After age 65, bone fractures become important and a significant cause of death and major disability for men and women. They can also cause substantial suffering at the end of one’s life.
Prior to age 65, our goal should be to build and maintain an optimal bone mass so that we avoid this travesty later in life.
My own grandmother died one year after falling and fracturing her pelvis. She was 90 years old and she suffered her last year of life while confined to her bed, unable to have surgery because her bones were too frail. It was heartbreaking to see her in pain for more than a year until she passed.
I wish she had known in her younger years what I am about to share with you now.
My Grandma Lois loved to walk. In fact, even at age 80, I would often have to ask her to slow down because she had worn me out, and I was in my early 30s.
Yet, despite her high level of daily activity, at age 90 she fell and broke her pelvis. The doctors said there was nothing they could do, and she was never able to walk again.
Below are several of the critical nutrients required to ensure you build and maintain strong bones.
- Vitamin D
- Vitamin K
- Alkalizing foods
Meeting the requirements for these nutrients, although with regular weight-bearing exercise, will help maintain healthy, strong bones.
We’ve all been taught that Calcium is important for our bones, yet it is clearly not the only nutrient we need to build and maintain a healthy skeleton. Calcium is the most common mineral in the human body. It also is critical for proper heart function, blood clotting, and muscle movement.
Good sources of calcium come from dairy products such as yogurt, cheese, and milk. Yet there are many non-dairy foods that can meet your nutrient needs as well, such as green leafy vegetables, tofu, beans, nuts, and calcium-fortified foods such as almond milk.
A key is getting calcium from age 15 to 30, which is when you build most of the bone density you will ever have. After age 30 we aim to maintain what we have built earlier in life.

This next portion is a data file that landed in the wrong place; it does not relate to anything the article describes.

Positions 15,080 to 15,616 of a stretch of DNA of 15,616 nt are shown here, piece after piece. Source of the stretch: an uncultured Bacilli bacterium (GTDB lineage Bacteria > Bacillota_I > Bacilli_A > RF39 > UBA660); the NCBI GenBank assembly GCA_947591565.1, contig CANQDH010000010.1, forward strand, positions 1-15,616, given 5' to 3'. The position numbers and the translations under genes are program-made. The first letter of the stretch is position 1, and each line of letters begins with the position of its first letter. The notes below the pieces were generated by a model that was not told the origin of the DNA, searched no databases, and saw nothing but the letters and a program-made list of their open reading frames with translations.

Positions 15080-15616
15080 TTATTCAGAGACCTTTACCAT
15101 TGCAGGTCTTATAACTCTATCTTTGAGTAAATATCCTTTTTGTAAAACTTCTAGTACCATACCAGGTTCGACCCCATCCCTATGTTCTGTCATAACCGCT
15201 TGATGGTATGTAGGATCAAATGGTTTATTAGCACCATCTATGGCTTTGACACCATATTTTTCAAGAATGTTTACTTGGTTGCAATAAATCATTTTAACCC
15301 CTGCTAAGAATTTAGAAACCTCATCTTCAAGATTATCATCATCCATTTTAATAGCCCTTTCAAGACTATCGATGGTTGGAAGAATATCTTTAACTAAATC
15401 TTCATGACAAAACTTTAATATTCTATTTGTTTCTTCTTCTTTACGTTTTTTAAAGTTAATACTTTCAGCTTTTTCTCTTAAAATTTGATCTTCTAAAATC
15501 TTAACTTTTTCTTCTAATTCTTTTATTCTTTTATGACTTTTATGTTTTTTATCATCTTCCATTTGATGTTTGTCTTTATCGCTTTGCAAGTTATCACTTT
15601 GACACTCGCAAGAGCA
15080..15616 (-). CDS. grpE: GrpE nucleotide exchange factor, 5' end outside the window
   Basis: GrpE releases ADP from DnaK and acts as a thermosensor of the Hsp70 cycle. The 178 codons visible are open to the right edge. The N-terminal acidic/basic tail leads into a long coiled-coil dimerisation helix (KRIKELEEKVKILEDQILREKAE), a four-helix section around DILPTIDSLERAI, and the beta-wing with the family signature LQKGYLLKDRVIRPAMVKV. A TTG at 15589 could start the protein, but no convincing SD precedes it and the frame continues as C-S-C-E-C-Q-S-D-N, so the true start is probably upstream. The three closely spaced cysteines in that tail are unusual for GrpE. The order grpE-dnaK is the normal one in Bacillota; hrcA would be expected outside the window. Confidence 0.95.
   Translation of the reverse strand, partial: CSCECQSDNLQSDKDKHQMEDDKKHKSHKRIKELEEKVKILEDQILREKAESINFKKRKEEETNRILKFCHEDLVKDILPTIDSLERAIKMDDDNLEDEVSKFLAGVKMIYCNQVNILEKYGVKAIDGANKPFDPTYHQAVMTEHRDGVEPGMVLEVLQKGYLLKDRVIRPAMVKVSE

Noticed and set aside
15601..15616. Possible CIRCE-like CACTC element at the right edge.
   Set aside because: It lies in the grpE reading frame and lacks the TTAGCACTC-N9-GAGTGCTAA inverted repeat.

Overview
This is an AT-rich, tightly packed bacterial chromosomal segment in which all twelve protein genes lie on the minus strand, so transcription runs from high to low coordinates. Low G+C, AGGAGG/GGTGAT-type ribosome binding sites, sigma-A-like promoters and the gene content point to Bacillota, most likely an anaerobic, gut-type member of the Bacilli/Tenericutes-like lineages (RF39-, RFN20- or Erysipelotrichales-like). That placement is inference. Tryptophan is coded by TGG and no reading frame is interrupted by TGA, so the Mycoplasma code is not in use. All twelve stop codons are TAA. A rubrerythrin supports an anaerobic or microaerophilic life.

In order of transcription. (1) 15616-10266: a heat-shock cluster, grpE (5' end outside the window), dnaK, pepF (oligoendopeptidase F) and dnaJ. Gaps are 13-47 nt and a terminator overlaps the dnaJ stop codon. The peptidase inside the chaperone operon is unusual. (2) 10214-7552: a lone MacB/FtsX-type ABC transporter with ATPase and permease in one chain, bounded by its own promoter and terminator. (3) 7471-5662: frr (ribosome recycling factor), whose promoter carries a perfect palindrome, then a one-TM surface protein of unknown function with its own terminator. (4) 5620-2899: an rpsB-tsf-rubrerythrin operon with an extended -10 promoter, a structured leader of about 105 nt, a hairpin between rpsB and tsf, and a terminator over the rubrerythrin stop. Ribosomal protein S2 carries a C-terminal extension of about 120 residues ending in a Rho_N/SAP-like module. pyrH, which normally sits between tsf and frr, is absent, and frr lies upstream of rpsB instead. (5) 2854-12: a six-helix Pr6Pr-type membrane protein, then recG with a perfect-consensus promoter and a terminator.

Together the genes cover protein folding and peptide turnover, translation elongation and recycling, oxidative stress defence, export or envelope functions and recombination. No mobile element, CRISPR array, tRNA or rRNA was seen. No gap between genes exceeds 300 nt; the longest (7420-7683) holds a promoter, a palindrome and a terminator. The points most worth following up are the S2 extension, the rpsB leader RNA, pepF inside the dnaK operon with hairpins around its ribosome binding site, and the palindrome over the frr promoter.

Most of us need from 800 mg to 1,200 mg daily to meet our intake needs. Most people should be able to meet their calcium needs from food without a supplement, and I highly recommend that you meet your calcium needs from food. If you do take a calcium supplement, keep in mind that calcium carbonate, the most common source, is poorly absorbed and can cause constipation. Best is to take a form of calcium that is bound to protein, such as calcium malate which is far better absorbed and will cause less GI symptoms.
I rank vitamin D more critical for bone health than calcium as, without vitamin D, you will not absorb calcium from food nor be able to store it in your bones. Vitamin D also decreases your risk for cancer, auto-immune disease, heart disease, and impacts nearly every cell in your body.
In theory, you could get enough vitamin D from sunshine, yet this is not realistic for 95% of people in today’s world. Most people need at least 2000 IU of a vitamin D supplement daily to meet their nutrient needs. Be sure to have your medical provider check your vitamin D level over time to ensure that you are not deficient. Inadequate vitamin D levels are below 32 ng/ml. Optional levels should be between 40-70 ng/ml.
Magnesium helps make your bones and teeth harder, reducing your risk for a fracture. Magnesium is critical to bone health as it improves calcium absorption and helps convert vitamin D into its most active form. It is also essential for heart health, brain function, blood sugar and blood pressure control, and hundreds of anti-aging actions in the body.